An Watchdog Investigation has revealed that the three of the top UK wi-fi providers; BT Openzone, The Cloud and T-Mobile are all prone to attack by hackers - leaving thousands of us at serious risk of fraud.
Thousands of these hotspots operate across the country in hotels, trains, airport lounges and high street food outlets but they may not be the safe and secure connection that many think they are !
According to Tom Illube, from internet security firm Garlik, over the last year there has been a 207% increase in 'account takeover fraud', where criminals attempt to access existing accounts rather than using stolen identities. With this in mind he finds the vulnerability of wi-fi hotspots a worrying dilemma.
Tom said: "I think a lot of people don't realise that using public wi-fi that's insecure is pretty much like writing your bank details onto a postcard and popping it in the post and being surprised that someone's read it."
Watchdog utilised equipment readily available on the internet to hijack wireless traffic in a variety of hotspot locations, while experts working with the programme-makers could have been able to take control of other hotspot users' internet accounts. Once inside these accounts, malicious hackers could have then been able to extract large amounts of personal data which would allow them to access the users' accounts on various different websites, including popular shopping and banking sites.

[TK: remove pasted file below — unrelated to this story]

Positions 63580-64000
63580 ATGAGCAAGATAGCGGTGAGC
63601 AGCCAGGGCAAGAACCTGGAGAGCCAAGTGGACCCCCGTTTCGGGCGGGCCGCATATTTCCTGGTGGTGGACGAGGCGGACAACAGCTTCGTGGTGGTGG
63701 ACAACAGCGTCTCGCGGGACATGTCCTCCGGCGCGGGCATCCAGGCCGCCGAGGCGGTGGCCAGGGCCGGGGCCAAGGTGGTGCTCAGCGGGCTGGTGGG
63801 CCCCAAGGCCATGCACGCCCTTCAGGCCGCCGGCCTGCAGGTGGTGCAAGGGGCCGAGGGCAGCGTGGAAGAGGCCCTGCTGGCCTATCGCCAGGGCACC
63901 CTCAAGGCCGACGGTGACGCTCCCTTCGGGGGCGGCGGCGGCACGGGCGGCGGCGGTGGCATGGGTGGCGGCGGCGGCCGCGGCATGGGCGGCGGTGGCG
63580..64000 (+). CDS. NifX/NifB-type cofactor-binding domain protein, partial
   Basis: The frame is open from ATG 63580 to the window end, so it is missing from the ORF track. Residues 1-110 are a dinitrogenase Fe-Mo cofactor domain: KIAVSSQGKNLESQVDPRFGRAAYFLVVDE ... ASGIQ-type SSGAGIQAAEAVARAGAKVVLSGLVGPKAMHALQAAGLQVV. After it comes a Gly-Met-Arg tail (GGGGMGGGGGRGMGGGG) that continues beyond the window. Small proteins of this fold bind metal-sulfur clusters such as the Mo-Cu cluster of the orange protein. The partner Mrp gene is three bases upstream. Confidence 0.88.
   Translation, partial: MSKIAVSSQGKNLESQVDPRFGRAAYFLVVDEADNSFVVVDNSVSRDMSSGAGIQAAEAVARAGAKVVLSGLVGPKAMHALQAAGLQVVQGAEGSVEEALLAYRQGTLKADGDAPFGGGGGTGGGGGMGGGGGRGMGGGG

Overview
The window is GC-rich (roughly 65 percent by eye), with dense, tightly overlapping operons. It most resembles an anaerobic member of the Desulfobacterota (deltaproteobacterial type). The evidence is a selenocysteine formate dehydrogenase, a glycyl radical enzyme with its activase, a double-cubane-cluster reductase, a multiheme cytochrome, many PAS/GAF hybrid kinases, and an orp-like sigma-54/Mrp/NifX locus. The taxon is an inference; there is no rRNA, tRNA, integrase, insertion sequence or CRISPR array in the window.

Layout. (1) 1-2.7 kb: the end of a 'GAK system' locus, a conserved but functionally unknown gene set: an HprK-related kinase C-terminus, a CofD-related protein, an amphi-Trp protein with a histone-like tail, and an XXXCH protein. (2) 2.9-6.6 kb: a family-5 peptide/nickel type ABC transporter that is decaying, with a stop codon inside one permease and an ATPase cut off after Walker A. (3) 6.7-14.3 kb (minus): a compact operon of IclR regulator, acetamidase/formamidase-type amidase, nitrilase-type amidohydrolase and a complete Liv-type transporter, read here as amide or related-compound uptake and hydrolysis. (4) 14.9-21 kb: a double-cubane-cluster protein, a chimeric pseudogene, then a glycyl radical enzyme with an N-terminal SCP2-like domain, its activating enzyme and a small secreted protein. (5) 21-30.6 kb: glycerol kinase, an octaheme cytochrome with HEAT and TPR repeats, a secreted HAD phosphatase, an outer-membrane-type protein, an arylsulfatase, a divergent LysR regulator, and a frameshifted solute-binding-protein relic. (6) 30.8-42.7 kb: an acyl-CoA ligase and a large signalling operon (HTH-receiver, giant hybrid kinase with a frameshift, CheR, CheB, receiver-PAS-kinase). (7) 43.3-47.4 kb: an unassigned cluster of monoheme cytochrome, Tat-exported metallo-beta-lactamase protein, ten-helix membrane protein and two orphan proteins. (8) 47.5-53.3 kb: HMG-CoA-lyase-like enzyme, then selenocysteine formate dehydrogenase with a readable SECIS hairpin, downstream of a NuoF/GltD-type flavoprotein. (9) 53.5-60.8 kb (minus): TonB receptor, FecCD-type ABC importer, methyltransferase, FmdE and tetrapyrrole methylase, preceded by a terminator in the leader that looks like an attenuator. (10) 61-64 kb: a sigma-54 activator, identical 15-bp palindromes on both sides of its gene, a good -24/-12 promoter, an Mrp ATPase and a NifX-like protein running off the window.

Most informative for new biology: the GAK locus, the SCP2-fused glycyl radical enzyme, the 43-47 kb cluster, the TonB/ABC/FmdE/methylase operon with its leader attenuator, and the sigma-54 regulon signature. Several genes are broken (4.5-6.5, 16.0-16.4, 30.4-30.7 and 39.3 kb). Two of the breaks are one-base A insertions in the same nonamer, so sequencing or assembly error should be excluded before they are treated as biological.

Watchdog asked Crimewatch presenter and former policeman Rav Wilding to set up an email account on a laptop at a wireless hotspot. The Watchdog team were able to access Rav's email within seconds before freezing him out of his account altogether. So although Rav was no longer able to use his email, the team still had full access to it.
Tom Illube also said: "You don't have to be a super hacker to get into this sort of information and therefore it's becoming more widespread and we as consumers need to be more careful about how we use them and what we use them for."
One way of protecting wi-fi connections at public hotspots is to use a Virtual Private Network or VPN. Although BT Openzone, The Cloud and T-Mobile all suggest using VPNs, only T-Mobile offer them as a software download when users log on.
Following Watchdog's investigation the three big hotspot providers told the programme that they would do more to encourage the use of VPNs to protect wi-fi users.
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